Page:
By Matt Badcock
Craig Hignett knows what a good job manager of Hartlepool United is – after all, he’s been telling everyone just that during their recruitment stage!
The former Middlesbrough, Barnsley and Blackburn Rovers midfielder has been director of football at Pools since he introduced Raj Singh to the National League club ahead of last season’s takeover that saved them.
Matthew Bates landed the job permanently in the summer but, after a tricky run, was dismissed in November and replaced by Richard Money.
The former Luton Town manager won promotion from this division with Cambridge United and was charged with repeating the feat with another ex-Football League club.
But last week, after some blunt conversations, Money moved into a different role to oversee the club as a whole with Hignett, who managed Pools in between February 2016 and January 2017, returning to the dugout.
In a further twist, Money has now left too after asking for his contract to be cancelled.
Hignett admits it’s been an unsettling period and that they “haven’t known whether we’re coming or going at times”.
But now it’s time to look forward with the aim to build a team capable of challenging for a Football League return.
Hignett knows there’s no quick fix as he explained why he’s happy to be in the dugout pursuing his career as a manager.
“We’re all ambitious and we all want it now,” Hignett, who was assistant to Aitor Karanka at Middeslbrough, told The NLP. “The fans, the chairman, myself – everyone wants it now. But that’s not really realistic. And not in the situation we’re in.
“So we’ve got to do it a different way and do it properly. Every time we bring someone in, they’ve got to be better than what we’ve got. That takes time. We can’t bring in 11, 12, 13 new players on big money that are going to set the league alight. That’s not where we are as a football club. We’ve got to be more long term than that.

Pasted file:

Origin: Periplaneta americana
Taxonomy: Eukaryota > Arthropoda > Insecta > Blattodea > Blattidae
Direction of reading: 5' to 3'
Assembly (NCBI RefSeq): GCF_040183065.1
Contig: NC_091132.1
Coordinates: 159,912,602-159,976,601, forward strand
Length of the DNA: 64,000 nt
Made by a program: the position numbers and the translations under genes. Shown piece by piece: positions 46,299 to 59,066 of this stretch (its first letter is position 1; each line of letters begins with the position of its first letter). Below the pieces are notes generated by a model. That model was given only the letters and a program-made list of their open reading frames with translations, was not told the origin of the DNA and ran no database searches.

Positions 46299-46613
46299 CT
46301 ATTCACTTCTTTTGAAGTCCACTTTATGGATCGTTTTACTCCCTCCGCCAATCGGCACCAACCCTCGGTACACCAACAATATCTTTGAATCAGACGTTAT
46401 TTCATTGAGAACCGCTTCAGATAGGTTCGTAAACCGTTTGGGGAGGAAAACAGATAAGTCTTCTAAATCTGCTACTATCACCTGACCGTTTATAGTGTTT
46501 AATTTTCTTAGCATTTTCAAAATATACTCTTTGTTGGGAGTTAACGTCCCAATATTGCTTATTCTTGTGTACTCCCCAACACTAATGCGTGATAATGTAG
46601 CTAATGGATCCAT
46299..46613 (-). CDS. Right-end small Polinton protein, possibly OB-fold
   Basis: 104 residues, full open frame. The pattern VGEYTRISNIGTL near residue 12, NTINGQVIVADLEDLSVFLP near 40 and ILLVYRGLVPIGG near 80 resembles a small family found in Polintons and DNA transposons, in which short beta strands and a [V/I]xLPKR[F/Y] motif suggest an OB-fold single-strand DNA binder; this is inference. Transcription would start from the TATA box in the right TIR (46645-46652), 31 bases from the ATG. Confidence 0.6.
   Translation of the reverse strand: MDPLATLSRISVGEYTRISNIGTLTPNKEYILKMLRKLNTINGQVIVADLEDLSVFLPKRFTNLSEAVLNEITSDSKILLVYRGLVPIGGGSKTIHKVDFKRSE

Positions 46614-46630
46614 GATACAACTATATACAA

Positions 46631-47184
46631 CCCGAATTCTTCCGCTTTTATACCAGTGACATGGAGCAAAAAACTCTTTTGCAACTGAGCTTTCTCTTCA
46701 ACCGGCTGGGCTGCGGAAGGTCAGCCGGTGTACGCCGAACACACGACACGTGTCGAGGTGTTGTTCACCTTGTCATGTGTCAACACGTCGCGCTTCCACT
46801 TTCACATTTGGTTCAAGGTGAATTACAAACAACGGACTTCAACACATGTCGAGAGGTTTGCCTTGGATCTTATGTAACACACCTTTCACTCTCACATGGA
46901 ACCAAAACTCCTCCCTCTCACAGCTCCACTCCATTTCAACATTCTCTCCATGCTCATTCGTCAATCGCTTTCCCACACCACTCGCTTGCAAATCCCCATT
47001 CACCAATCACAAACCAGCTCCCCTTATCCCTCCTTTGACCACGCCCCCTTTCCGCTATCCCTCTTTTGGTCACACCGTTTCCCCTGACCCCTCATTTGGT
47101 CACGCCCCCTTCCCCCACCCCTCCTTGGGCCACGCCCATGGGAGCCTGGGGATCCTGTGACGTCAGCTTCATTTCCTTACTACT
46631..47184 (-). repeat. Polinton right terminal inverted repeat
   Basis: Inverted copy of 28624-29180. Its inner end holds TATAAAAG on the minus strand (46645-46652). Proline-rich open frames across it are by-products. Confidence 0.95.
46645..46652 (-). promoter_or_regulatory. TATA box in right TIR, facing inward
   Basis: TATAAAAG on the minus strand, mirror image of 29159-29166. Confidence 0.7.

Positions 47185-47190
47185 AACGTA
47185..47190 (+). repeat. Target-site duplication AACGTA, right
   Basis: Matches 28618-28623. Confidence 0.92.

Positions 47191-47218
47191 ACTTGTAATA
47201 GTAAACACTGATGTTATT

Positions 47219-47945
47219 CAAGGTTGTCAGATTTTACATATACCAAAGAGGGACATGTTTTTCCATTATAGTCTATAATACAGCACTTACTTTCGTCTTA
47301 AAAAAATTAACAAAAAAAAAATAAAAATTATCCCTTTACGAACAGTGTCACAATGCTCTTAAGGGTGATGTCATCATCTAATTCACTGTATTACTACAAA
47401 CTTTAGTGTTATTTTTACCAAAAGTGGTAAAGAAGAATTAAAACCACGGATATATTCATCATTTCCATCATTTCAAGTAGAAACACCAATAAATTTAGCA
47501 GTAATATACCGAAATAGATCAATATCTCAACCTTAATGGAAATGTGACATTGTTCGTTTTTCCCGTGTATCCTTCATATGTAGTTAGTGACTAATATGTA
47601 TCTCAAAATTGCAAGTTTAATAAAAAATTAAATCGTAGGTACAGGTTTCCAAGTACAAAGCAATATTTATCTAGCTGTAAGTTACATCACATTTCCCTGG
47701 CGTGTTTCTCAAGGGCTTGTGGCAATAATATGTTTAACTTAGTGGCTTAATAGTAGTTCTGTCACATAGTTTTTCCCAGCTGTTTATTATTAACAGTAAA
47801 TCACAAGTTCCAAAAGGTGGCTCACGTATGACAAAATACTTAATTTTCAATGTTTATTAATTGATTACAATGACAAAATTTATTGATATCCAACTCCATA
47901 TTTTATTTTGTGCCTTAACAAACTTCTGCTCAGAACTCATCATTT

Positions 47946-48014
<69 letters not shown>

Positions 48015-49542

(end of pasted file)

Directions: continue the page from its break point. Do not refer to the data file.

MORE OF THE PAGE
“If it’s your passion, it’s your passion. I was quite vocal about saying I didn’t want it and I was here to protect the chairman’s interests after taking over the football club.
“Because I introduced him and got him involved, I felt a responsibility. But then having talked to him, and Richard (Money) asking me what I want to do, I said, ‘I do want to manage, I love coaching’. They said, ‘Why don’t you do it here?’
“The reason I wouldn’t in the past was I wanted a clean slate where there was no history and the fans didn’t pre-judge.
“But, having spoken to the chairman, where am I going to get a support network like I am here? The chairman is a friend as well. So he said, ‘Well, I’m going to support you. There might come a time when I have to sack you – but it will be a nice sacking!’
“I said, ‘By the same token, if I do well I might not be here long!’ But, listen, he’s a top fella and having thought about it properly, it was a no-brainer for me.
“I’ve spent a couple of months telling prospective managers what a great job this is for someone to come into, without really thinking about it for myself.
“I’d love nothing better than to get the club back into the League. It would be great for all concerned. It is going to take time and it is a bit of a job, but it’s a job that is achievable.”
Hignett says he is operating in a totally different environment now to the one he previously managed the club in.
“I do want to manage and I want to coach,” he said. “I enjoyed my time at the club here before and this time around I’ve got massive amount of support to call on with the chairman and Mark Maguire, and that’s something I didn’t have before. So I had a re-think and it makes sense to give it another go here.
“We had a decent team last time and it was sort of pulled apart for one reason and another – not necessarily for the good of the club.
“It’s miles different now. I’m not worried about what’s going on in the background. Whereas last time it started off great and the problems hit. You were always worried and always firefighting what was going on in the background – players being paid late etc, which is a tough one to manage and it’s tough for the players.
“But this time around the club is so much better, so much more stable, that I don’t have that worry at all. It’s just purely, ‘Let’s get a team on the pitch that can win games and play in a way the fans will enjoy coming to watch’.”
With a number of players out of contract in the summer, there is half an eye on next season while trying to win as many games as they can immediately. And the new boss says the past has to stay in the past.
“It’s had people who took advantage of the club, people not doing everything necessarily for the good of the club, which has resulted in the club being where it is,” Hignett said.
“We should never have been relegated. But you can’t change what happened in the past. You’ve got to get on and do your best to see if we can get it back to where we think it belongs.”